Eric Diaz: This is maybe not the healthiest way of dealing with stress, but one thing I can do when I’m too freaked out to venture outside is online shopping. Hunting for hard-to-find Funko Pops on eBay is a welcome distraction for me when things have gone insane.
Tai Gooden: My main stress and anxiety reducing activities are coloring with my kids, meditating with grounding stones or love stones like selenite and rose quartz, snuggling my rabbit Kobe, and working in my small flower garden. I also journal or brain dump… just get all the feelings and stuff out and onto a page. They don’t have to make sense or flow, and it helps to clear out my mind.
Kelly Knox: There’s something soothing about blasting stormtroopers… and rebels. Star Wars Battlefront II is where I go when I want to disconnect from the real world and just focus on the single task of keeping the galaxy safe. (It’s no wonder that I have literally hundreds of hours logged into the game!) If multiplayer isn’t your thing, even just playing Story Mode or Arcade in offline mode can be a huge stress relief. Focusing on bad guys you can actually defeat is a simple comfort that can take your mind off your current troubles for just a little while.
Kyle Anderson: Comedy podcasts have always been a great source of respite for me. For my money, the undisputed king of the podcast is Paul F. Tompkins. His general vibe, his comedic sensibility, and honestly his voice is perfect for the medium. In this age of uncertainty, I’ve gone back to a monthly podcast he and accompanist Eban Schletter did between 2010 and 2012, The Pod F. Tompkast. Each episode is like a calming comedy comforter. While Mr. Schletter tickles the piano forte, Mr. Tompkins riffs about whatever stream of consciousness ideas pop into his brain in between pre-taped segments.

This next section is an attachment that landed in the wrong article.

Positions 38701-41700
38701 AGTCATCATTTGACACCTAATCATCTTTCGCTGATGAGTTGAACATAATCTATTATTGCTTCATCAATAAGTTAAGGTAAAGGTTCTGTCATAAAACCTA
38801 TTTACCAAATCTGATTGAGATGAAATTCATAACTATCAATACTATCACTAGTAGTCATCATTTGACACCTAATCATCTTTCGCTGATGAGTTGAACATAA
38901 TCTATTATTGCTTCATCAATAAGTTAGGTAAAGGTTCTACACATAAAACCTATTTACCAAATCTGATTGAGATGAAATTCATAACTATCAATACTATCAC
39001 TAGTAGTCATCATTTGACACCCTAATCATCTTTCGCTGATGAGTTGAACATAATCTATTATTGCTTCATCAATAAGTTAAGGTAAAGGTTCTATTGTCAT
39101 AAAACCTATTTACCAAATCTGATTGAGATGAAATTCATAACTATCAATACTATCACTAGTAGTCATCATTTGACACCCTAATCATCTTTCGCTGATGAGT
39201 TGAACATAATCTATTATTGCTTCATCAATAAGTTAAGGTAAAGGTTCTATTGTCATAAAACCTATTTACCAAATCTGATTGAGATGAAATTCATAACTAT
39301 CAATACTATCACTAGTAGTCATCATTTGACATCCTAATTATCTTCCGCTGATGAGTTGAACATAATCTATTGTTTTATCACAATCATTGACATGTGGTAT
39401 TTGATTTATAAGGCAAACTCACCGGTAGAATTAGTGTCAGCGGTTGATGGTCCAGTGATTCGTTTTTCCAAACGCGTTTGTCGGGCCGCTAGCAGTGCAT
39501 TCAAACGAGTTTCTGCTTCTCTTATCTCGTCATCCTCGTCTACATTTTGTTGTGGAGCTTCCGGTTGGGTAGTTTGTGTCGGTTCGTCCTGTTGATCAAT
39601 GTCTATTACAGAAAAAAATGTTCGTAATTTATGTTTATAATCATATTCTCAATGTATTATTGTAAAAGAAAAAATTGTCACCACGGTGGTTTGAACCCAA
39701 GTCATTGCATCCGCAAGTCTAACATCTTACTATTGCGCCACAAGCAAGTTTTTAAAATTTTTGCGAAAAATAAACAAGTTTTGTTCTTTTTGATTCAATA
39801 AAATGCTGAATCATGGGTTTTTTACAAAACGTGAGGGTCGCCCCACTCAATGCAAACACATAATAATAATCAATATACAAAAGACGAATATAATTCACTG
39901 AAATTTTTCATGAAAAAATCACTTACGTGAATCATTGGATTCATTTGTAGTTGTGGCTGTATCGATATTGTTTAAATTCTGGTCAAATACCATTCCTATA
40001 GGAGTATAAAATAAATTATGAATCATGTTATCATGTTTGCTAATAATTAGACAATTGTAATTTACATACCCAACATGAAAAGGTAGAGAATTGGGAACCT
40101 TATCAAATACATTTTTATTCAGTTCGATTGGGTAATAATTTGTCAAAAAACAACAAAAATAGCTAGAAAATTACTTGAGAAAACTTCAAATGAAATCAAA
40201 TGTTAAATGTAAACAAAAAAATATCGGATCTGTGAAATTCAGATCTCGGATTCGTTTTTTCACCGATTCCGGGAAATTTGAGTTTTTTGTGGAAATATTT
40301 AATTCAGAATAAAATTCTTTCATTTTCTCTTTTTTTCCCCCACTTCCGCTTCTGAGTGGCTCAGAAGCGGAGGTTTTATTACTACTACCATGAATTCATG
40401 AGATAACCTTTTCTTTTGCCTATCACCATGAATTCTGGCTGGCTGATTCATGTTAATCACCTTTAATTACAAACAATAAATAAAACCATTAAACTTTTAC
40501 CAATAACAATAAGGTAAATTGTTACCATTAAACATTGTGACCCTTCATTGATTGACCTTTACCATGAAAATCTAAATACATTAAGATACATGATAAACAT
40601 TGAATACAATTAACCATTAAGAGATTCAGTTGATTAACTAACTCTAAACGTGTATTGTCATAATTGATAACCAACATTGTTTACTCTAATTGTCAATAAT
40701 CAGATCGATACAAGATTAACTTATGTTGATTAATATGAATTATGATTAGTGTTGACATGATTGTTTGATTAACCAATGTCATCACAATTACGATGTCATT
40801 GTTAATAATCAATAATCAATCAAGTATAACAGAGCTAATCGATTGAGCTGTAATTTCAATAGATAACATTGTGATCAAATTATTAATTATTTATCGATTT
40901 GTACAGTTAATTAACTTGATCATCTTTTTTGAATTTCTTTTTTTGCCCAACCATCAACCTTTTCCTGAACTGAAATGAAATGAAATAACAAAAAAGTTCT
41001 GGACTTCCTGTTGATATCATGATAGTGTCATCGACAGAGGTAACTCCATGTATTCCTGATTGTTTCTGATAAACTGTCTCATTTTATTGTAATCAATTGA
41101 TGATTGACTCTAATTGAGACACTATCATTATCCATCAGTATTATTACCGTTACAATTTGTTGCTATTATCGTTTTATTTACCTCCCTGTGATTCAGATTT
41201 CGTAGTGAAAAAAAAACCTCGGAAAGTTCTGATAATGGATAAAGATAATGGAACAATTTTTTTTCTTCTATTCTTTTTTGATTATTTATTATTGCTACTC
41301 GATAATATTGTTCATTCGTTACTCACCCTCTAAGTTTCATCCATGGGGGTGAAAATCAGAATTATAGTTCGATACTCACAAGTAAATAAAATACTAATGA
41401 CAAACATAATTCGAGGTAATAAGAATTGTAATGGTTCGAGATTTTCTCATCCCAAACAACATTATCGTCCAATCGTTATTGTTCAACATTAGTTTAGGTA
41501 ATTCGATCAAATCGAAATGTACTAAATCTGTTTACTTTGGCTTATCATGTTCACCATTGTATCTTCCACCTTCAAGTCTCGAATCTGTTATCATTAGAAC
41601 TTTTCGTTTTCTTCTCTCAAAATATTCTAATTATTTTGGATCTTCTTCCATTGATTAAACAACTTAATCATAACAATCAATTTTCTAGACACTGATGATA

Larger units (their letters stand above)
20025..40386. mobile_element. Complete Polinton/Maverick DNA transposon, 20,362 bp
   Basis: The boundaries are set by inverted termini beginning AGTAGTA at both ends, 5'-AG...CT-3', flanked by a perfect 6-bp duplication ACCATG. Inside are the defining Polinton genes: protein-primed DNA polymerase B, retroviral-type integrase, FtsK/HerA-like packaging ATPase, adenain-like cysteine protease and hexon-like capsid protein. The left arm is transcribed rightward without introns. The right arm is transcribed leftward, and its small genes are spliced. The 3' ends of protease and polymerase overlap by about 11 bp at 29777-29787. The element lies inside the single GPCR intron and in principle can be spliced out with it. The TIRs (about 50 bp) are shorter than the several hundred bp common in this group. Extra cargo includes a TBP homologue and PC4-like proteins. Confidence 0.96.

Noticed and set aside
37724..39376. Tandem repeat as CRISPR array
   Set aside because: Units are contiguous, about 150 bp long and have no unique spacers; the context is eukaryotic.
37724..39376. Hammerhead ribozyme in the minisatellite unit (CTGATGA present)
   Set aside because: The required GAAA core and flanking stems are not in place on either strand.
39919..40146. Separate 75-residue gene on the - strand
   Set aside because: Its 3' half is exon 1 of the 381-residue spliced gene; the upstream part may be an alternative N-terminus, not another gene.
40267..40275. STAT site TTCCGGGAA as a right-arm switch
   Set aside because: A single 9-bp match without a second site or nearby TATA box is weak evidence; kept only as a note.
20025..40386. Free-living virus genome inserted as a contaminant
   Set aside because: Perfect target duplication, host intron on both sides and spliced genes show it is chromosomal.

What segments? Well. “The Great Undiscovered Project” details a strange fictional collaboration between several real-life celebrities (all played by Tompkins); various live sketches from his former Largo variety show, The Paul F. Tompkins Show; and a conversation between Tompkins and one of his silly celebrity friends, though it’s almost always the hilarious Jen Kirkman. It makes for an hour or two of fun to take your mind off of stress and literally everything else happening in the whole wide world.
If you aren't listening to the @Pod_F_Tompkast, you are living a sad life.— Patton Oswalt (@pattonoswalt) August 1, 2010
Amy Ratcliffe: I recommend meditation for stress, and if you don’t know where to start, I recommend the Calm app. They have 10-15 minute daily guided meditations you can easily fit into your day. Plus, they offer a library of relaxing nature sounds and also sleep stories read by celebrities. Try the free version for some guided meditations, some nature scenes, and a breathing guide. You can upgrade to an annual subscription for more resources.
For free guided meditations, I use UCLA’s Mindfulness Awareness Research Center recordings.